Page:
In a floor statement yesterday, Sen. John McCain reiterated his criticism of the Obama White House for allegedly leaking classified information that endangered national security, and he repeated his call for appointment of a special counsel to independently investigate the claims.
Sen. McCain cited a particular incident in 2009 described by David Sanger of the New York Times in which a senior National Security Council official arranged a special briefing for Sanger in the Presidential suite at a Pittsburgh hotel about a secret nuclear site in Iran.
“I wonder how many people have the key to the Presidential suite in that Pittsburgh, PA hotel? We might want to start there” in the search for the leakers, Sen. McCain said.
But it turns out that the resulting news story that appeared in the Times did not include classified information, and the discovery of the Iranian nuclear site was the subject of a public briefing the very next day. See “John McCain swings at White House over 2009 Iran leak to David Sanger,” by Josh Gerstein, Politico, August 1.
An ongoing FBI investigation into leaks of classified information is “casting a distinct chill over press coverage of national security issues as agencies decline routine interview requests and refuse to provide background briefings,” writes Scott Shane in the New York Times.
The congressional response to leaks of classified information is disingenuous or hypocritical, wrote Walter Pincus in “Lawmakers, media are duplicitous on leaks,” Washington Post, August 1.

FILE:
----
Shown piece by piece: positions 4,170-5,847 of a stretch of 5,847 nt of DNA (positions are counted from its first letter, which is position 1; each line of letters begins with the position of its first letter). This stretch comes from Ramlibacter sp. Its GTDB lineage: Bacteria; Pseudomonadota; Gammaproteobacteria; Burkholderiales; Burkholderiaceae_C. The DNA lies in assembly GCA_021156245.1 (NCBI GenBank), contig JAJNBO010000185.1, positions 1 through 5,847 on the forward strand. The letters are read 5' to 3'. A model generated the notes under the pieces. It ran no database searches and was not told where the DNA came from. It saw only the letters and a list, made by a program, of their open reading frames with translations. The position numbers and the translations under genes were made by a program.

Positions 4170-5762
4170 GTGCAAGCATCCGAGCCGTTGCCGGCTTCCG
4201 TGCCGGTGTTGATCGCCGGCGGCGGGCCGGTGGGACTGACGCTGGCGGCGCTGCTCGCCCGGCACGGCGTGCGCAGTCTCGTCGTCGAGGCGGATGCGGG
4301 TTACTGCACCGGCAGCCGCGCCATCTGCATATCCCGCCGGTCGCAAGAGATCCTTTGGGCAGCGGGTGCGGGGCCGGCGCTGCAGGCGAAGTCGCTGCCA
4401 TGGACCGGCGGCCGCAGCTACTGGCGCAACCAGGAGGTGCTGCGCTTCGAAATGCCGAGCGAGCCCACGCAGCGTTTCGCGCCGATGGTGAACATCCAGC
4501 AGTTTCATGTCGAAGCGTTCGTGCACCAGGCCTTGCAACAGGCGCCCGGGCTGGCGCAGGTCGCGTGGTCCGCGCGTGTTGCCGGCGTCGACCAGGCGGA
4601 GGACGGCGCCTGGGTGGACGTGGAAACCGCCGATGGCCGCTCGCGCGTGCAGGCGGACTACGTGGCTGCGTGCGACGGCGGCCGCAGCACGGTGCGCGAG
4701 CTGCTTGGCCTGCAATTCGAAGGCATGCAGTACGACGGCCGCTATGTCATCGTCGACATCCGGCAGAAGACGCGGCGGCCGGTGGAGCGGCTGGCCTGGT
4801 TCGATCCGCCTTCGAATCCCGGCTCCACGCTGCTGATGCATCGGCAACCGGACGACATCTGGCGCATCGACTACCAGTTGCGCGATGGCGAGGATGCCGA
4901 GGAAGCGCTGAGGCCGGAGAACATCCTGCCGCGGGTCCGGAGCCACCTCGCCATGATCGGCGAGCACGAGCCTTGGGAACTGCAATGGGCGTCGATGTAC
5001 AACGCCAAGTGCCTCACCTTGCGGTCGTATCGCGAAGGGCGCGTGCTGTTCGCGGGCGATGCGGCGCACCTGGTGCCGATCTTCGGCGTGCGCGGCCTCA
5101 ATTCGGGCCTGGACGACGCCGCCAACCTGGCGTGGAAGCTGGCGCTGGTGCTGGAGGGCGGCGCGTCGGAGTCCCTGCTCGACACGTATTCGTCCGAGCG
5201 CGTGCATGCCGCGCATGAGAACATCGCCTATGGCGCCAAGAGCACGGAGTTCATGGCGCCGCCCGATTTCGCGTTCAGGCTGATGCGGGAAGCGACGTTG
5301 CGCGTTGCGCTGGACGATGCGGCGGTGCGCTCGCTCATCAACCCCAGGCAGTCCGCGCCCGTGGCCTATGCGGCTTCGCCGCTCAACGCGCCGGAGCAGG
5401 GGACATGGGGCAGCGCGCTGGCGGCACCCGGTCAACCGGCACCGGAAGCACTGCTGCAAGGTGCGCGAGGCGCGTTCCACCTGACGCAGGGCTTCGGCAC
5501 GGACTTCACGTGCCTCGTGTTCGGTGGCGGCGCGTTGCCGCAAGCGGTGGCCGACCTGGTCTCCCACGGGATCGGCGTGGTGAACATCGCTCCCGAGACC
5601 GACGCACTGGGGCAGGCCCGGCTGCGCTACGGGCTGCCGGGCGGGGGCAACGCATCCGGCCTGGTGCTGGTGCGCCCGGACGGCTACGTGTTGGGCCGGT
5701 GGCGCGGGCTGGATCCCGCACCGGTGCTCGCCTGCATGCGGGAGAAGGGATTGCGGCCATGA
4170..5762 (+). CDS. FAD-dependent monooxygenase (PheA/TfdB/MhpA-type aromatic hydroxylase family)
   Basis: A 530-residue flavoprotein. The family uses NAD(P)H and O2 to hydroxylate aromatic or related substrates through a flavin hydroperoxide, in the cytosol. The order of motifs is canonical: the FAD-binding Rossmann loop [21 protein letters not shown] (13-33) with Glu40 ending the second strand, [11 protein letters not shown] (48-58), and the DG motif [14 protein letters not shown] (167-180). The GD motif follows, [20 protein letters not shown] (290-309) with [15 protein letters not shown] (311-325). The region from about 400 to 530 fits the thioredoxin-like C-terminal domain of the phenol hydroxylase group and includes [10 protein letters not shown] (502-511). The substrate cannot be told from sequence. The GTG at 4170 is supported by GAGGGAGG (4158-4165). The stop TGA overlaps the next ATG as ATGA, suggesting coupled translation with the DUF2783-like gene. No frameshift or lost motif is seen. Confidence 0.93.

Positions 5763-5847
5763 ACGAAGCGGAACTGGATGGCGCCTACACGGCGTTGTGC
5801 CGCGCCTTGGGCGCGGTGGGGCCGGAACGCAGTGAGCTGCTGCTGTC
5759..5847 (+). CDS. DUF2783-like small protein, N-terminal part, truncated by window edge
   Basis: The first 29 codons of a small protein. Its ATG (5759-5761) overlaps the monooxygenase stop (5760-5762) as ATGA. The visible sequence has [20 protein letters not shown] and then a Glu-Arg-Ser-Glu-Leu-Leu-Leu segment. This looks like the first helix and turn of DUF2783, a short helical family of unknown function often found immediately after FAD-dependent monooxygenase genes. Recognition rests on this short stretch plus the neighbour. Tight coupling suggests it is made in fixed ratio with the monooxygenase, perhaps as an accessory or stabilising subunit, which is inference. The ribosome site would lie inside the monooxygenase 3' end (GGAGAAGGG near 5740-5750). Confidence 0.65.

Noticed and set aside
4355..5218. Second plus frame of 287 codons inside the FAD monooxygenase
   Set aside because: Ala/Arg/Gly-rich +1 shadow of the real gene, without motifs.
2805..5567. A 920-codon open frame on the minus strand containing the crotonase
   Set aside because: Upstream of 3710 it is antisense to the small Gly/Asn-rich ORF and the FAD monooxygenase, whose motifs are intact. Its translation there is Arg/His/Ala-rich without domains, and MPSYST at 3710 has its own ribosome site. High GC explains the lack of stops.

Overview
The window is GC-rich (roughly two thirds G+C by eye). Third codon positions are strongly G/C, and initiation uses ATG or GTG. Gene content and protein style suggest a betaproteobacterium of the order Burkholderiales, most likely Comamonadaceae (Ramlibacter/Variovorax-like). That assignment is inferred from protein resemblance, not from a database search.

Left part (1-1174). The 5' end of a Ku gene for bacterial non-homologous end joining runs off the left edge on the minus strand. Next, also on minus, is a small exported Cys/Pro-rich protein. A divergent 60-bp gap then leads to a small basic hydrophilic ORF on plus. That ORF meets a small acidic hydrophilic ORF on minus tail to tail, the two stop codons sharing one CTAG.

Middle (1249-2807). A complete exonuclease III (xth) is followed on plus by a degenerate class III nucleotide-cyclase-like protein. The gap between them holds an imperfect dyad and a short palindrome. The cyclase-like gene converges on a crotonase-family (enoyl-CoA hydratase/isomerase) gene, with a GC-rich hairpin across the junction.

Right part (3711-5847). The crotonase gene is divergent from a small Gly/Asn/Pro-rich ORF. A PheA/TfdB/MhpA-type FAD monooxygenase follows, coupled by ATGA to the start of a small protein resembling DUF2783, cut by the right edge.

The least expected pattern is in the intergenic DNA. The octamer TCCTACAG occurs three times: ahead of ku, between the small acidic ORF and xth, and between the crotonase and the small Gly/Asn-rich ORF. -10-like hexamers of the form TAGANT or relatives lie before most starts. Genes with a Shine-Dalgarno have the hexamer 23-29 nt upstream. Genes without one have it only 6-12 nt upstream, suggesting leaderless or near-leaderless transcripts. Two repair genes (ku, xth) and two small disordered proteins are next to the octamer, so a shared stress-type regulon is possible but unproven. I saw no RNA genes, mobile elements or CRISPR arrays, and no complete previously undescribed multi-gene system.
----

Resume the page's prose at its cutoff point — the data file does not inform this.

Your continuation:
“While the Pentagon insists it’s not doing anything that should alarm reporters, it has yet to offer a direct response as to exactly what it means when it says it’s going to monitor news reports for unauthorized disclosures.” See “Defense vague on plan to plug press leaks” by Austin Wright and Leigh Munsil, Politico, August 1.
A correction: Secrecy News stated yesterday that “the Senate Intelligence Committee bill would not apply to White House officials.” That’s not quite right. While most of the proposed anti-leak measures apply only to “elements of the intelligence community,” a few provisions such as Section 501 (requiring notification of authorized release of classified information) would apply to the entire executive branch, including the White House.